Successful Data Governance initiatives go out of their way to ensure communication is frequent, effective and covers the people who are going to be affected not just the sponsor(s).  And above all it has to be realistic and regular.  There's no point starting a Data Governance program with a great fanfare & then not keeping people appraised of progress.   This is true whether it's a full on strategic Data Governance initiative or even if you're embarking on Data Governance by stealth.

The most successful initiatives combine regular semi-formal updates with informal  communities of interest.  The COI is a great way to get involvement from a wide variety of stakeholders affected by the DG initiative and really helps to tease out issues that frequently the Data Governance program designers hadn't anticipated.  

I've run communication sessions on Data Governance initiatives where we've taken a previous data "horror story" from within the organisation and then "dry run" it through the new Data Governance model.  In fact, as part of designing the target Data Governance model I always use a number of real & hypothetical scenarios to validate the target operating model & organisation structures. This both demonstrates the effectiveness of the proposed target model and provides additional understanding to and feedback from the  stakeholders - it's frequently the ah-ha moment for many.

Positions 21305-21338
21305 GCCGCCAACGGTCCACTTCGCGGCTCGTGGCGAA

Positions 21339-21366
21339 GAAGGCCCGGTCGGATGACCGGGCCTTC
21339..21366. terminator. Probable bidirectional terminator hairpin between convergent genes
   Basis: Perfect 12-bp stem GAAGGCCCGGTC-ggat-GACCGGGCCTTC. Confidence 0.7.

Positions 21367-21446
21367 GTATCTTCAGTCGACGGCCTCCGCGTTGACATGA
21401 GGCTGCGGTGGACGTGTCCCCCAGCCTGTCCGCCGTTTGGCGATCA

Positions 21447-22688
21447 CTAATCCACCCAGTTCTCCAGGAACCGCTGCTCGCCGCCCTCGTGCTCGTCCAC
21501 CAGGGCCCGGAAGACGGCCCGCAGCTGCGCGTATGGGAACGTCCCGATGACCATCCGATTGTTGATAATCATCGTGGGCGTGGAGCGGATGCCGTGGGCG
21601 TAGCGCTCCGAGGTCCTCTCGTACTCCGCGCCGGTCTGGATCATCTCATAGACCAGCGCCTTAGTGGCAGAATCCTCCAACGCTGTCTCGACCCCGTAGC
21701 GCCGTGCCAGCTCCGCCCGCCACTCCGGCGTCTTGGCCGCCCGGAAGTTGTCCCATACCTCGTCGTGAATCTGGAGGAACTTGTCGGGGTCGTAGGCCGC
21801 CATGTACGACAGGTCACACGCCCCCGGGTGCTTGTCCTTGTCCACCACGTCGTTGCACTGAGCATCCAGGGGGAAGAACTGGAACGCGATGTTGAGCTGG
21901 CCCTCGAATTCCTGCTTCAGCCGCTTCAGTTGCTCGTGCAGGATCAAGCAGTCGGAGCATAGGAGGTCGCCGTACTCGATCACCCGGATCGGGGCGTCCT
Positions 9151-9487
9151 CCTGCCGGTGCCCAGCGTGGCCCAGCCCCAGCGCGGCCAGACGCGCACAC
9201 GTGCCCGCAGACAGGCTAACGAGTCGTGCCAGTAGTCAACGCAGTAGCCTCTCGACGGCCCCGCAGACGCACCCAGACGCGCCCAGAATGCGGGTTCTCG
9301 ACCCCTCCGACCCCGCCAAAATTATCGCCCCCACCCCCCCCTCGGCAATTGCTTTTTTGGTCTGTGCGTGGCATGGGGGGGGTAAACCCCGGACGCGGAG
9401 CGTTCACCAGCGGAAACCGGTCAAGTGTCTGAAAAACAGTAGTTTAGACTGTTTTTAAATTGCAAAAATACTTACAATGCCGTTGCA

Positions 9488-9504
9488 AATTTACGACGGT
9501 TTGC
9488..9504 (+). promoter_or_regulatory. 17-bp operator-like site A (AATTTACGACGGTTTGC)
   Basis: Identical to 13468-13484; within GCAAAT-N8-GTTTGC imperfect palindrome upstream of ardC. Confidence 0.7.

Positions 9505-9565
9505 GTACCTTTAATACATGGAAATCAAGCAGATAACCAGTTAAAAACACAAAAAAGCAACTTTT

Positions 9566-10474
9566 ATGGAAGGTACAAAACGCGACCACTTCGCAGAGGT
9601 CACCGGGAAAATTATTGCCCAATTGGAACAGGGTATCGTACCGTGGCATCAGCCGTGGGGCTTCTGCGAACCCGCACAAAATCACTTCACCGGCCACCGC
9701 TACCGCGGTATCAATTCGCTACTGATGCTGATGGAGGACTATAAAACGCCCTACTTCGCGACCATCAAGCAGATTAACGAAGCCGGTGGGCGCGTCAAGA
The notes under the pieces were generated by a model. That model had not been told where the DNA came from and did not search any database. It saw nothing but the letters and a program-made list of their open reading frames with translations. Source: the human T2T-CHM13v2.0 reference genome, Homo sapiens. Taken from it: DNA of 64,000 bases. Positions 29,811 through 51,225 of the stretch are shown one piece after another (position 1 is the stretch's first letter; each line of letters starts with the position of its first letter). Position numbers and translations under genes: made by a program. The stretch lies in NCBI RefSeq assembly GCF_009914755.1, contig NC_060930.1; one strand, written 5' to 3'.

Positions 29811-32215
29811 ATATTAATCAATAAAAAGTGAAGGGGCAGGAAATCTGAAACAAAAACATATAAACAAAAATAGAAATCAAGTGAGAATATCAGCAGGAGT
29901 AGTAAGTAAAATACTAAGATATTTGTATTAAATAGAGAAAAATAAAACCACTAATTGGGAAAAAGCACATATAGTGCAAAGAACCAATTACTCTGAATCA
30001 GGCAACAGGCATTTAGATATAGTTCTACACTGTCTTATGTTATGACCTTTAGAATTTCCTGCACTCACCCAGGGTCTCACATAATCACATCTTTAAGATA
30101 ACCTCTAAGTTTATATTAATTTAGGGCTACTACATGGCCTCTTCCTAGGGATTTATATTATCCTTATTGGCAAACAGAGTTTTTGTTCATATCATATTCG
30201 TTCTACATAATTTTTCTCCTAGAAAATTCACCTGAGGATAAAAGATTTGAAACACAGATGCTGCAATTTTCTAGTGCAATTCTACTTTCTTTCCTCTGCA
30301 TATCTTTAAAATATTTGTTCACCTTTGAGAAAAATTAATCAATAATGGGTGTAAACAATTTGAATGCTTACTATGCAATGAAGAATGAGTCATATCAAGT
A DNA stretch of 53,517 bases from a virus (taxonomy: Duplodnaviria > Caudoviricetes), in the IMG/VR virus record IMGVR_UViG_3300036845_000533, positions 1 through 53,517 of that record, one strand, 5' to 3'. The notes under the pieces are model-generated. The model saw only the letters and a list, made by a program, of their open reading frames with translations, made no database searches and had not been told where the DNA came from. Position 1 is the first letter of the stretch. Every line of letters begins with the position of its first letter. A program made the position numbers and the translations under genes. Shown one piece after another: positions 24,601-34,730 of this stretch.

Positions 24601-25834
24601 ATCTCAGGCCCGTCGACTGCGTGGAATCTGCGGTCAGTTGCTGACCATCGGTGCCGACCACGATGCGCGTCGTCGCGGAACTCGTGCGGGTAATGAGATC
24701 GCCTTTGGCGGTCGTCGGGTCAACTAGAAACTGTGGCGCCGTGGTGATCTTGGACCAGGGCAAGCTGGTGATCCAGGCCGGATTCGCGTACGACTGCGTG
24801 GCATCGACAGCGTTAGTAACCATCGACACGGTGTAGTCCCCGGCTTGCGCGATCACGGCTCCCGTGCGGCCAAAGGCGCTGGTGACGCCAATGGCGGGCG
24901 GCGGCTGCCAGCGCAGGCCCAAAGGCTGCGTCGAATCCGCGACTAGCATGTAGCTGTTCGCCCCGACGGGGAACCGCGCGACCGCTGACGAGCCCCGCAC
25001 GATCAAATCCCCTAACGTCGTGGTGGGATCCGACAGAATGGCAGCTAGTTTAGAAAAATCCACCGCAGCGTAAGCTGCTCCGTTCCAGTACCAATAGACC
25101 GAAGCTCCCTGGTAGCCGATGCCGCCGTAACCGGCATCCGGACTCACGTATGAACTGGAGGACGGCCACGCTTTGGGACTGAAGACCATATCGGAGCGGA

So, don't underestimate or overlook the critical importance of baking in a communication strategy into your Data Governance initiative.  Your great strategy and Data Governance structures can be rendered useless without the understanding and buy-in from the people who are going to be affected by it.

The bottom line:
Successful Data Governance really is about Hearts & Minds.